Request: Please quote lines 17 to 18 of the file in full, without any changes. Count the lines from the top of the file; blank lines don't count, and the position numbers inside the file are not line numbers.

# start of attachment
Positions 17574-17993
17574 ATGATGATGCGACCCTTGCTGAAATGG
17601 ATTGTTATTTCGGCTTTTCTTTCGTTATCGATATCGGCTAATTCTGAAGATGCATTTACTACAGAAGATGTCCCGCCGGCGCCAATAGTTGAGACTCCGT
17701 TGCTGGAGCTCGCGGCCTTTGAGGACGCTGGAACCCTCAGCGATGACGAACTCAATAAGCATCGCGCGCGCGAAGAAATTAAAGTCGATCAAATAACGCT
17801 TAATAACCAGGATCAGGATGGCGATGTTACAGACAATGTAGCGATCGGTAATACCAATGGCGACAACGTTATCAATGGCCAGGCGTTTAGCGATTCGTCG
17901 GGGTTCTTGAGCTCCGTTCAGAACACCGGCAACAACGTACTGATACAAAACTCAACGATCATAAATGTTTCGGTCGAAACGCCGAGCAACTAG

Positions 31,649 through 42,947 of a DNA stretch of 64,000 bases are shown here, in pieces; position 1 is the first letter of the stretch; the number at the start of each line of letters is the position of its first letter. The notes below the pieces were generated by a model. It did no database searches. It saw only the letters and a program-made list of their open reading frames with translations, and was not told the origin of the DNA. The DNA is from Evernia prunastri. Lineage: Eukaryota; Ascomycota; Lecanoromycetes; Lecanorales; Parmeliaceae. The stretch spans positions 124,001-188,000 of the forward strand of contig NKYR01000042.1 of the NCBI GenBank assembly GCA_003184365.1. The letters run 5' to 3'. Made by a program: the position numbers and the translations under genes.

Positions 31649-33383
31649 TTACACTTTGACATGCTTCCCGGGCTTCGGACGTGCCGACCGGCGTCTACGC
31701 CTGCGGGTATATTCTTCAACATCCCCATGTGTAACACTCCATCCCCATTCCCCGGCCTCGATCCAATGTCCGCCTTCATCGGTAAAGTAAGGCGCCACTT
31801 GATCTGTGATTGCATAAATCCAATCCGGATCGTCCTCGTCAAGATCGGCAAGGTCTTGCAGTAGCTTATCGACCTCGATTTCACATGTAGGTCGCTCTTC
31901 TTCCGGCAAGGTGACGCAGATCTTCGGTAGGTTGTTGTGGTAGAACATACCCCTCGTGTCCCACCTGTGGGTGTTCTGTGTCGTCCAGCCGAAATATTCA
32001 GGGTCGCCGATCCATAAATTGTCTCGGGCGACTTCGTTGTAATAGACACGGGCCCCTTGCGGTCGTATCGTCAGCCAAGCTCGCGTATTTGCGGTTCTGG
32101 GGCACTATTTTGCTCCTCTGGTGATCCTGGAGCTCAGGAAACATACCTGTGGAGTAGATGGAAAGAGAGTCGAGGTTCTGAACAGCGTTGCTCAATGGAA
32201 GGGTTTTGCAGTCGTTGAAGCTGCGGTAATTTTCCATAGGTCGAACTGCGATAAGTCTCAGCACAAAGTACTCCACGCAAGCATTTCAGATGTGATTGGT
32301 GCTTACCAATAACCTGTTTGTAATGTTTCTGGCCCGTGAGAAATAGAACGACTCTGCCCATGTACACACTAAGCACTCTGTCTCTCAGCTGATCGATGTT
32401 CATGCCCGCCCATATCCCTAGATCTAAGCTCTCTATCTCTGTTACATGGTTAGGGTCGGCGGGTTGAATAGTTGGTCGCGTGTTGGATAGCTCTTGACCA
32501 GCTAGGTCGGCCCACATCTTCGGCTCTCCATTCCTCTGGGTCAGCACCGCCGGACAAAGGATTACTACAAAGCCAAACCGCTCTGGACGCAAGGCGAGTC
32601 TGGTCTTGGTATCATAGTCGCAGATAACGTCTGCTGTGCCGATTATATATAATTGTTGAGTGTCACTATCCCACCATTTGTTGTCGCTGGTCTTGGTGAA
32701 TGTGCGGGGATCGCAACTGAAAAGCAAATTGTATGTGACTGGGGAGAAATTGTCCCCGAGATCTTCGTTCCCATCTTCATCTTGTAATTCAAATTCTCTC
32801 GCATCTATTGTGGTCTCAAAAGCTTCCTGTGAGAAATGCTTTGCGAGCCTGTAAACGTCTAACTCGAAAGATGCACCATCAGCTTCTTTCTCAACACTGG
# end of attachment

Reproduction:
32401 CATGCCCGCCCATATCCCTAGATCTAAGCTCTCTATCTCTGTTACATGGTTAGGGTCGGCGGGTTGAATAGTTGGTCGCGTGTTGGATAGCTCTTGACCA
32501 GCTAGGTCGGCCCACATCTTCGGCTCTCCATTCCTCTGGGTCAGCACCGCCGGACAAAGGATTACTACAAAGCCAAACCGCTCTGGACGCAAGGCGAGTC